Sounds like a great trip and look forward to pictures and video.

If we are 40% stronger on the eccentric side of lifting and the machines compensate for this, did the lifting feel more balanced-concentric/eccentric in execution? Did Dr. Darden have you try any stage reps?

Did they show or talk about a home gym unit?

Overfiftylifter-inquiring minds want to know.
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chasbari

Ohio, USA

BIO-FORCE wrote:
alex////doom wrote:
Michael Petrella wrote:
Barbells are on the way out? Now I know you don't ever go to the gym.

Machine makers across the board are seeing declining sales. I hope the declining market doesn't hurt x-force to much.

The price of a barbell and all its ability to provide exercise for every part of the body will not be going away anytime soon. And yes this exercise is safe and productive.

Many people have built great physiques using the barbell as there primary tool.

I have 50+ medx and Nautilus machines and although I love them and use them I will not be selling my barbells anytime soon.

Michael

I agree with you there Mike....There is just nothing so pure and so iconic to man's struggle against an immense weight bearing upon his shoulders than the barbell squat or the stiff leg deadlift.

Though I am a strong proponent of intelligently designed machines that are safer and more efficient than barbells...there is nothing that gets my adrenaline pumping more than to have hundreds of pounds on my back or in my hands that has no quarrels about killing me if I don't get back up and make that last rep.

Alex

I too agree with you and Mike.

The development of the plate loaded barbell was the single greatest development in strength technology to date as a complete training tool/device.

I think there is a way to combine the good qualities of the barbell and the good qualities of machines in a way that allows you to use the best of both, but I'm not disclosing it, unless someone wants to build it.



What kind of a budget will I need to build it?... always interested in the next step. I have two other protos in the works presently.
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BIO-FORCE

California, USA

admnautilus wrote:
As Arthur would say "Always look for ways to make a workout harder not easier!" X-Force fits this to a tee!!Jeff


Thanks for the report Jeff, I was wondering about the transitions since that is the most difficult thing to get right.

I might re-phrase or maybe clarify what Jones said.

While I cannot claim to know what he meant when he said that, I think he really meant, "make an exercise MORE INTENSE".

That is, Increasing the eccentric load, allows you to use greater INTENSITY during the eccentric action. (INTENSITY being using a higher magnitude or density of momentary ability)

Previously, the eccentric ability was HIGH, and the load did not allow you to expend the high muscle forces that you were capable of. Subsequently the whole eccentric effort was FAR BELOW your momentary ability in each degree of the ROM.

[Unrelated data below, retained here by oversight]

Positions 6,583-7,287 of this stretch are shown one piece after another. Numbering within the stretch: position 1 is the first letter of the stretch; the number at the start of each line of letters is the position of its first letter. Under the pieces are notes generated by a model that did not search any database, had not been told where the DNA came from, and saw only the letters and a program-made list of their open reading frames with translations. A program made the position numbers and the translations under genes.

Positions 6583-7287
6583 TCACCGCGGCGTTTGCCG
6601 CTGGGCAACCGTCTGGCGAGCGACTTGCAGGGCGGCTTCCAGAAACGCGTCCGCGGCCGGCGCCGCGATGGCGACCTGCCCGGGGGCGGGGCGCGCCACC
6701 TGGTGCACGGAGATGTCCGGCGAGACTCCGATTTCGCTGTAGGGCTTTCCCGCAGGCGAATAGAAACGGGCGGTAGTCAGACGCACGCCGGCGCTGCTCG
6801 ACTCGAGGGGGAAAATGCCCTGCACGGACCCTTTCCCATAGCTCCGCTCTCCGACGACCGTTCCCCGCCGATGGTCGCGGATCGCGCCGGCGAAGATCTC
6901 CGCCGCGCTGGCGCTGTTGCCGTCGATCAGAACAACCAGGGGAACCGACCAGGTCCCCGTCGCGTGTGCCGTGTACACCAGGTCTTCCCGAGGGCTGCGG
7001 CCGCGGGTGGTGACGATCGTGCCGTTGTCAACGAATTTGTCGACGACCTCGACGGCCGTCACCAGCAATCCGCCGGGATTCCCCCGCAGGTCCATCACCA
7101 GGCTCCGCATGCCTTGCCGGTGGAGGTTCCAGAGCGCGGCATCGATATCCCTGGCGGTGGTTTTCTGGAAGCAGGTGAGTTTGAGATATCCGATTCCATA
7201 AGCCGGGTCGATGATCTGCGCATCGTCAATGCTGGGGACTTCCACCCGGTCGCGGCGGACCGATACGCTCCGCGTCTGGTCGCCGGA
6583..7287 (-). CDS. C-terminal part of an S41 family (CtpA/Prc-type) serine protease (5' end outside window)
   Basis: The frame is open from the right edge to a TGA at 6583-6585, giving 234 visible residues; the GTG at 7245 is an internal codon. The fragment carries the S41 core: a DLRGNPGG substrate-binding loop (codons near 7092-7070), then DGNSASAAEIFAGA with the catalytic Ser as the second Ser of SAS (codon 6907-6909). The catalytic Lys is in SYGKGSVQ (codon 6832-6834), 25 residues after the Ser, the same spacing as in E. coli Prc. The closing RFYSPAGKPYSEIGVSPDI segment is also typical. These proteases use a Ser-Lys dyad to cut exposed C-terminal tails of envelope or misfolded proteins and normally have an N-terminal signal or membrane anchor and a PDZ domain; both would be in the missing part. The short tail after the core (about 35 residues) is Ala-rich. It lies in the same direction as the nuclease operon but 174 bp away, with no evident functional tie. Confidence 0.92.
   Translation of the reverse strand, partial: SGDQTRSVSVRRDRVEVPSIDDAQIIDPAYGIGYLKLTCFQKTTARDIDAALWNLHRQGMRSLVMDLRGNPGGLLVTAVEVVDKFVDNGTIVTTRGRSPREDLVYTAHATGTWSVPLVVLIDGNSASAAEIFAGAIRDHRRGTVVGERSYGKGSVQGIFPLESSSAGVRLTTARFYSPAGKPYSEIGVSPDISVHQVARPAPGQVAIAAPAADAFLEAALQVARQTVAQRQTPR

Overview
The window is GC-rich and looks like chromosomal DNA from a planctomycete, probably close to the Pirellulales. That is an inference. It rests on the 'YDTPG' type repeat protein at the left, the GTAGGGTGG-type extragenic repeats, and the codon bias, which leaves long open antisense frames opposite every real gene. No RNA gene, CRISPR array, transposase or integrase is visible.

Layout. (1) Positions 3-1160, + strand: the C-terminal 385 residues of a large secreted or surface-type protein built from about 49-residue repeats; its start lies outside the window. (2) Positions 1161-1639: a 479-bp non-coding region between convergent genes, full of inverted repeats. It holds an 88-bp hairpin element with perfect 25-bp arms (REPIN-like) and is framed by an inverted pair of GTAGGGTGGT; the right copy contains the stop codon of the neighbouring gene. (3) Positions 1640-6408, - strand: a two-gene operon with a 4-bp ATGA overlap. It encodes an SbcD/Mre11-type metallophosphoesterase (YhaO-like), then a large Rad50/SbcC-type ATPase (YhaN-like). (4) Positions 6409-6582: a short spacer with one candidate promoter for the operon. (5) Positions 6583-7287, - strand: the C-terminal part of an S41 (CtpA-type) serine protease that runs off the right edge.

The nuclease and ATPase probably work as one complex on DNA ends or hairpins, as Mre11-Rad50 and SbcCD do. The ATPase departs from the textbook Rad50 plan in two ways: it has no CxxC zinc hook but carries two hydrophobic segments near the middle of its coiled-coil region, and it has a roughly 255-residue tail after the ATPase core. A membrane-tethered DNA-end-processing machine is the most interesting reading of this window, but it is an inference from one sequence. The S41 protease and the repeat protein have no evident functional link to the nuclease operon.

X-FORCE now seems to provide the tool to come closer to the eccentric abilities.

No artificial slowing (which actually doesn't work) now that these are able to produce 140% load eccentric.

Look forward to taking them for a spin and evaluatiing. Maybe they will be brave and see fit to send a few to GOLDS in Venice.

If they survive that, and are accepted by such a varied training group, that would demonstrate pretty good market coverage.
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saseme

Do we know roughly what the per unit price will be? I'm guessing at least what MedX is plus some for the electric motor. Great looking equipment.
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admnautilus

Washington, USA

Hey Overfifty,
It was a great trip. I pretty much told everybody I talked with today about them.
The transition was very smooth. When the stack flipped vertical it did not hit you like a brick but came on in a very controlled fashion. I think this was do to the fact that it doesn't flip till you are already moving. Works vry well.

So I would say the rep felt balanced even though it was a different feel and has a slight learning curve.

As with any new movement, it will take a few times to get it down just right. Overall though, pretty simple to set up and get a great feel from the first rep. As I said in earlier post I was more impressed then I thought I would be, I thought that they would be still pretty rough yet since this is such a novell concept . Not the case. I am excited about how these could be appllied in a workout..

BTW all machines use gas shock seat adjustments and they weight stacks are set pretty much like a normal stack. each machine is adjustable for many different frames sizes and feel very much like sitting in a Nautilus machine. Jeff
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admnautilus

Washington, USA

Oh and they did not talk to me about a home unit. That of course does not mean that one is not in the works.
I could see how you could set up a unit with a number of movemnts hooked up to one X-Force stack that would flip. That would be a fun home piece!! Jeff